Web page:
Last updated: February 21, 2008 - 5:15am
MUSIC FANS: DISMANTLE DRM
[SOURCE: BusinessWeek, AUTHOR: Catherine Holahan]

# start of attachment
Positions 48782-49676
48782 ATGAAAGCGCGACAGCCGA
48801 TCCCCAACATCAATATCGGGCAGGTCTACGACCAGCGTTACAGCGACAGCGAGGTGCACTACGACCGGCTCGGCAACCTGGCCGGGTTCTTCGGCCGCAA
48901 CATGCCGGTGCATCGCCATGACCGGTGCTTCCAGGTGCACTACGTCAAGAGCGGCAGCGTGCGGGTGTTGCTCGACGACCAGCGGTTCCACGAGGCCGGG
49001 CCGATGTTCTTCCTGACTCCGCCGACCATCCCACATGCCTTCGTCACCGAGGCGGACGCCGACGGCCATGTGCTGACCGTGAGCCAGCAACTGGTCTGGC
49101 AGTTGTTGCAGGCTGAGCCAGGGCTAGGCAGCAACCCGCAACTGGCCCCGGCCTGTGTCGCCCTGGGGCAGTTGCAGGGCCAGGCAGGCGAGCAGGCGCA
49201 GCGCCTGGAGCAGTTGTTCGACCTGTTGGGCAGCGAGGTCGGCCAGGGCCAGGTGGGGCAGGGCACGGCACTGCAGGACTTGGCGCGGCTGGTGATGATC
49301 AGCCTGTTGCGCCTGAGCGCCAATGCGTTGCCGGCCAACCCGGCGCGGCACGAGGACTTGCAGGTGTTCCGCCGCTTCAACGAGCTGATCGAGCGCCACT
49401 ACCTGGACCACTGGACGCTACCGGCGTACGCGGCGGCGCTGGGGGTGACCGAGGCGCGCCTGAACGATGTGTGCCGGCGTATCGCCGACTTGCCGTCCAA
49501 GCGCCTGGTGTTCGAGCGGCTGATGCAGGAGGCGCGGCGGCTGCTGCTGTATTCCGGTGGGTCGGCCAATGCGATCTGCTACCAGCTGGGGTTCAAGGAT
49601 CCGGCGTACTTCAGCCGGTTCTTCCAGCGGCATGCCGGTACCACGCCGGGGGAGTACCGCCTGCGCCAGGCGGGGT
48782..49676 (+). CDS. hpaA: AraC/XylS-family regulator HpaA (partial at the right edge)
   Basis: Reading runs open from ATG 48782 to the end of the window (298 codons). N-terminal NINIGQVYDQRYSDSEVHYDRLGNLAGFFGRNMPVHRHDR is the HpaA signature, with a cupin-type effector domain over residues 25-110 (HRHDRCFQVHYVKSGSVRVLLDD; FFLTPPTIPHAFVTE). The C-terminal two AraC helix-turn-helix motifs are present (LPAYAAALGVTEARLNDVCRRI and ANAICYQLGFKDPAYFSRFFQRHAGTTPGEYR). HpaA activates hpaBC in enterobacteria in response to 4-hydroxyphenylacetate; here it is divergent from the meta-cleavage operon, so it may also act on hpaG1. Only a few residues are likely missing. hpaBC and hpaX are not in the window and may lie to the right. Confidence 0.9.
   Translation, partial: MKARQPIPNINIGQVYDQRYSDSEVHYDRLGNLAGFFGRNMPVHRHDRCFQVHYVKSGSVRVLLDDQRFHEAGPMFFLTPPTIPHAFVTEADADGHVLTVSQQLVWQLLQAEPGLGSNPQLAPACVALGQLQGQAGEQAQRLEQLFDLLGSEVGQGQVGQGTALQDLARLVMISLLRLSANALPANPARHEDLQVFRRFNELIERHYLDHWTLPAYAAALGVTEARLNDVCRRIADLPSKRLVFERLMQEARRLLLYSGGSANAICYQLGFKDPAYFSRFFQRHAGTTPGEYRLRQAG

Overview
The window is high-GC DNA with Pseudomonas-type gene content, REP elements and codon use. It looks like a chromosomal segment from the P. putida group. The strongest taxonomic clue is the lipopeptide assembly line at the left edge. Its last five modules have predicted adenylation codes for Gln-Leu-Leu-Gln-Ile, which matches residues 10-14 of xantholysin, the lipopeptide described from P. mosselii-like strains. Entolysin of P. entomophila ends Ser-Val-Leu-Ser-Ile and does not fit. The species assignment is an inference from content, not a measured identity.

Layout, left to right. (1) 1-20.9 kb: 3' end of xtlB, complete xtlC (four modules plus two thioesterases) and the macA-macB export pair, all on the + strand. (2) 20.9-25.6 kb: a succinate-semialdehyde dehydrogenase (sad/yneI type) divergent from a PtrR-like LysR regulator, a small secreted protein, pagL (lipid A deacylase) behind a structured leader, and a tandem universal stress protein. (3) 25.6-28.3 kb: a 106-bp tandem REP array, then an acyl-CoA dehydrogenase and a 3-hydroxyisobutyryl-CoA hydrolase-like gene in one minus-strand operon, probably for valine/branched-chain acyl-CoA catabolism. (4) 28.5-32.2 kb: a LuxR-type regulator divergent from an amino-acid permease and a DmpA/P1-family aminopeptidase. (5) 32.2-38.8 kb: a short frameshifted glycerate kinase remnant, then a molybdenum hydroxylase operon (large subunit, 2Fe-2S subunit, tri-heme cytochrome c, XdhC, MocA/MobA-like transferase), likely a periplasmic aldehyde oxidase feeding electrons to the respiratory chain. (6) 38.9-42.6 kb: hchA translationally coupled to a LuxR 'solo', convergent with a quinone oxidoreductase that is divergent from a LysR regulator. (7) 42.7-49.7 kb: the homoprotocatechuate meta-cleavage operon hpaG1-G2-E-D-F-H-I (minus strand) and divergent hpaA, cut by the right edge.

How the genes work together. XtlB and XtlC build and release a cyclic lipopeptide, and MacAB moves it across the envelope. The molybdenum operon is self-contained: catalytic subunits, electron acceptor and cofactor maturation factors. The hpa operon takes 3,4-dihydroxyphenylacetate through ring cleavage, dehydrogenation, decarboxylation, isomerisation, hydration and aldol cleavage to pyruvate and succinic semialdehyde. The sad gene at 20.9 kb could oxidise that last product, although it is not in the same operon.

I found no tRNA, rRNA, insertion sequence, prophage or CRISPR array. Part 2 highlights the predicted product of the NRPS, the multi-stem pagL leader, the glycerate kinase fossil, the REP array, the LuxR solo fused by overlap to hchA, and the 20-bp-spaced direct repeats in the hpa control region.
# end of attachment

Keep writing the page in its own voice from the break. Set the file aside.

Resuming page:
When it comes to legal action over downloaded music, the defendants are often individuals: The lone user downloads one too many copyrighted files and Big Media goes on the offensive. But now, the little guy is turning the tables. A fresh crop of lawsuits filed on behalf of individuals argue that it's the big companies that are ripping off the consumer. Melanie Tucker, a San Diego resident, says Apple Computer unfairly restricts how its iTunes Store customers can use legally purchased music. Apple uses its so-called Digital Rights Management, or DRM, software to prevent iTunes songs from easily running on media players that compete with its iPods. (The files can be converted but the process is time-consuming and can be confusing.) Apple's brand of DRM software, called FairPlay, also prevents music purchased through services other than iTunes from playing on the iPod. Tucker maintains that the company, which controls between 70% to more than 85% of the legal music download market and perhaps a 90% share of the digital music player market, is behaving like an overly aggressive monopoly, stifling competition in violation of antitrust legislation. A 2006 class action filed by Scott Ruth against music industry players including Sony BMG Music Entertainment, Universal Music Group, Time Warner Music Group, and EMI, argues that the labels are violating antitrust agreements by using DRM to prevent music from being sold by a variety of retailers, thereby stifling competition that could keep prices down. Both Ruth and Tucker's suits seek compensation for music download customers as well as a change in the restrictions.
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